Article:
Fort Bend Country Club closing after 69 years

RICHMOND, Texas (KTRK) -- The Fort Bend Country Club announced it will be closing its doors after 69 years of operation.

"We literally, we cried," said avid golfer Kay Beard. "It was heart wrenching. I personally didn't think it would close early. I kept telling them, 'We are going to get another year.'"

In a newsletter posted on the golf club's website, the severe weather that hit Fort Bend County on May 7 served as a reminder for the club's owners that it was time for additional water detention capabilities.

"Discussion of the matter was already buzzing around town and the rain was just one more tap on the shoulder," read the newsletter posted on May 24.

The golf club was purchased by a housing developer a couple years ago, and the group is now building homes to the east of the golf course at the Veranda.

The plan was to give golfers another year and a half to enjoy the course.

Instead, the developer, Johnson Development Corp., announced the final round will be this month.

By closing early, the developer plans to pay memberships to golfers, and offer compensation for the course closing early.

Johnson Development Corp. sent ABC13 Eyewitness News the following statement:

"After Hurricane Harvey caused widespread flooding in the region, Fort Bend County and the development community have been working to improve drainage and detention in the area. With that need in mind, ever since we purchased the Fort Bend Country Club property back in 2017, we have always intended on providing a significant amount of detention volume within the boundaries of the country club property that is naturally low and adjacent to Rabbs Bayou."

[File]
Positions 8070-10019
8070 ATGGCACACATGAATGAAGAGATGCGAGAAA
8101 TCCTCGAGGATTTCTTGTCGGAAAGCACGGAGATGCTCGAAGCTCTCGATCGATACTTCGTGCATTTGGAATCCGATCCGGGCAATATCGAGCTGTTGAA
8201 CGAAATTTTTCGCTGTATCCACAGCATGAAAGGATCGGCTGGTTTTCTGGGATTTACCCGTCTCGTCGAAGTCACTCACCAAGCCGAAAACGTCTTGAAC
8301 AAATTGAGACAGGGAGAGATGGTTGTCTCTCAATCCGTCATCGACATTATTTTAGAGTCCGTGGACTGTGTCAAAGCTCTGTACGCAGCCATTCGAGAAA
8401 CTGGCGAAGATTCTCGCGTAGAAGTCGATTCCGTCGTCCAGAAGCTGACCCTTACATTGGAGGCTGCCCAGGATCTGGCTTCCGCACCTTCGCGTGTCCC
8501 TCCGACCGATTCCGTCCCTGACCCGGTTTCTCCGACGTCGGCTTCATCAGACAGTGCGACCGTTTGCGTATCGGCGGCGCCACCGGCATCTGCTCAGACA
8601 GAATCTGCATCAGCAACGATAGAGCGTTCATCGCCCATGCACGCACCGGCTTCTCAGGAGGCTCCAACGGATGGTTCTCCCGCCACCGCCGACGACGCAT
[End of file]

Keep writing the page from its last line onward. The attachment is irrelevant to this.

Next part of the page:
Despite this, some members can't believe the course is closing early.

"Everybody was shocked," said club member George Lising. "All the members, including myself, were shocked they were going to close June 30, effective July first, no one is able to play here."

The club's final day of business will be June 30, and the golf course will remain fully operational until that day.

The developer says it was a fire in the club's kitchen earlier this month that did play a role.

According to the newsletter, a commercial ice maker in the kitchen caught on fire.

"Sadly, the ice maker contained so much plastic that burned and produced oily soot which settled throughout the entire 15,000 square foot building, especially in the kitchen," read the letter.

If you're looking to enjoy a Fort Bend Country Club round, the public can only play until June 15th.

This course opened in the 1950's, and among its founders was the late Richmond Mayor Hilmar Moore.

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